Ed Mynott

Still a runner

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I think Colin Wilson was a little too harsh in his review of The Kite Runner (Culture, Socialist Review, January 2008).

Colin wrote that the first half of the film - the nostalgic depiction of boyhood - "is pretty satisfying" but it is "a disgraceful omission" that the film fails to address the politics of why Afghanistan has been at war for 30 years.

It is true that the cartoon-like depiction of the Taliban is the film's weakest point and that the film does not really address Afghan politics. Had it managed to weave such a political narrative into the story, it would have been a stunning (not to say miraculous) addition to the pantheon of film.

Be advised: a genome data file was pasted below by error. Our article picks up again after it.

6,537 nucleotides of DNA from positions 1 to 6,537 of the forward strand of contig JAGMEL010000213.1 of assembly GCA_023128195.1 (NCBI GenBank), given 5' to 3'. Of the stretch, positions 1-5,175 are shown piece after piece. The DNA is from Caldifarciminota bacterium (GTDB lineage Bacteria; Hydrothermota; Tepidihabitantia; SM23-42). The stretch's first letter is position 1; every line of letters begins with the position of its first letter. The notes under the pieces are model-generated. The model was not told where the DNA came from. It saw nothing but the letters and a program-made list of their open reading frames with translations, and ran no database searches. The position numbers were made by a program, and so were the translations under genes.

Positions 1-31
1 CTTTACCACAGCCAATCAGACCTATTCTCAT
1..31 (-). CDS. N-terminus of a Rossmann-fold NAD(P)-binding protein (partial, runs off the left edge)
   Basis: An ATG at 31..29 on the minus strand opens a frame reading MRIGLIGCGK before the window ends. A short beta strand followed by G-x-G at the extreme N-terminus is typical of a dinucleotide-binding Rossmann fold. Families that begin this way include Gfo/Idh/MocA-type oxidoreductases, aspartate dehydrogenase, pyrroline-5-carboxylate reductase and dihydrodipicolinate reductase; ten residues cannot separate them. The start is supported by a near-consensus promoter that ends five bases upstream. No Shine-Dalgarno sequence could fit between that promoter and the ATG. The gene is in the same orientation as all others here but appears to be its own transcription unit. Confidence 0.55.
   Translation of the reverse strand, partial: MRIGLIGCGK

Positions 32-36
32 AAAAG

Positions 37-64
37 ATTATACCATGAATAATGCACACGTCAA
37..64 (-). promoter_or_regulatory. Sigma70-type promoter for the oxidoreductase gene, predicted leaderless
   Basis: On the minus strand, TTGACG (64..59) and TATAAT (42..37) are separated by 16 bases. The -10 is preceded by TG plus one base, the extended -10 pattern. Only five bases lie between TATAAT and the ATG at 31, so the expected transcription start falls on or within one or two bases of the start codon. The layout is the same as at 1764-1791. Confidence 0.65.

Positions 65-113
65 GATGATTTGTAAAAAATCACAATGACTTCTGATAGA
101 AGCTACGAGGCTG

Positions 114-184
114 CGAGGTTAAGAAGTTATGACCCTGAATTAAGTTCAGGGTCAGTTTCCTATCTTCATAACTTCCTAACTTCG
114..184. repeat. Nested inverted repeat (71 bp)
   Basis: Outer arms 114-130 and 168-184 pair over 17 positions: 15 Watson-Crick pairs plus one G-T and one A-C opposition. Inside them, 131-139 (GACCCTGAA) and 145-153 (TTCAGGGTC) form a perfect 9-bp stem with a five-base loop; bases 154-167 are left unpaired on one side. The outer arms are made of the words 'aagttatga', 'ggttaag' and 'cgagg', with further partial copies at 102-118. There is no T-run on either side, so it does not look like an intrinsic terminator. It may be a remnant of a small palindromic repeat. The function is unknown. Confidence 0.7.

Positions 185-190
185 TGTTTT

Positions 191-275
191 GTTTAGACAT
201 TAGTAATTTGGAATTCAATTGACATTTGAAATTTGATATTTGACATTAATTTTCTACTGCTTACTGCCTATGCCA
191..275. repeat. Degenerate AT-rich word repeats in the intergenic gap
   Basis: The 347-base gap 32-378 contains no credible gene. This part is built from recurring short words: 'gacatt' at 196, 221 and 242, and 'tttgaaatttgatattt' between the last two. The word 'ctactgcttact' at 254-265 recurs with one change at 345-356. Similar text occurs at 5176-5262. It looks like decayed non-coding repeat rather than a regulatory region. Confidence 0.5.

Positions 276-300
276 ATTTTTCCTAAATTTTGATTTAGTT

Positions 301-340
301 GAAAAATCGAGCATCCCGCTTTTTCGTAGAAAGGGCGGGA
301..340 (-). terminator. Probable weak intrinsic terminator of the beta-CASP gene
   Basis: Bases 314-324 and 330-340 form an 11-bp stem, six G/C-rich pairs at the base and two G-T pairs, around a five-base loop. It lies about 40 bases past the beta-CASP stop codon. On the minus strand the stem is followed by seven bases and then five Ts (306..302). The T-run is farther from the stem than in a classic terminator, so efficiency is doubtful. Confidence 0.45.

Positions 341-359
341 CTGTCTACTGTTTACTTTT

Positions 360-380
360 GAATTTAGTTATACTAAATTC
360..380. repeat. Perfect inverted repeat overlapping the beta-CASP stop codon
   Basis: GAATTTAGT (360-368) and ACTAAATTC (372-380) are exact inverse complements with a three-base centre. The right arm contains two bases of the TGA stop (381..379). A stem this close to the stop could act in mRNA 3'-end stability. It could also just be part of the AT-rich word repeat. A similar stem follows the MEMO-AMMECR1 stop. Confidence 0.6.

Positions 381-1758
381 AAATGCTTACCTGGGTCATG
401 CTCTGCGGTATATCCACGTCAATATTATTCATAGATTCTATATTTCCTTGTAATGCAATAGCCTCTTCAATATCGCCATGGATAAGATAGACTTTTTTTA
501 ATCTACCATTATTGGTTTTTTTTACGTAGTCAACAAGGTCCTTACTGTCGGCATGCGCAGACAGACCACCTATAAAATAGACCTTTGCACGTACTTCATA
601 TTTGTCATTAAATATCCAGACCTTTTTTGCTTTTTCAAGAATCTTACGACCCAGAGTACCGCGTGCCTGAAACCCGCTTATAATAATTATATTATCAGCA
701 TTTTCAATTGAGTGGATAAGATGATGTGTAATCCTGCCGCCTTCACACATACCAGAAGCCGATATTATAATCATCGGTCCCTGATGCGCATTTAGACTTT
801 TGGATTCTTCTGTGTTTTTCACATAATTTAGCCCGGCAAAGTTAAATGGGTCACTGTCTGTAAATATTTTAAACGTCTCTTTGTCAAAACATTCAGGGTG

Two Sides of the Story

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I was interested to read the review by Diana Swingler of Jane Jordan's biography of Josephine Butler (February SR).

The Contagious Diseases Acts have rightly become notorious for the regime of harassment and abuse which they introduced in the mid-19th century, not only for women working as prostitutes but for working class women in general. Certainly Josephine Butler was the key figure in the cross-class campaign which eventually led to their repeal. I wonder, however, whether Jane Jordan's biography has anything to say about what happened after their repeal?

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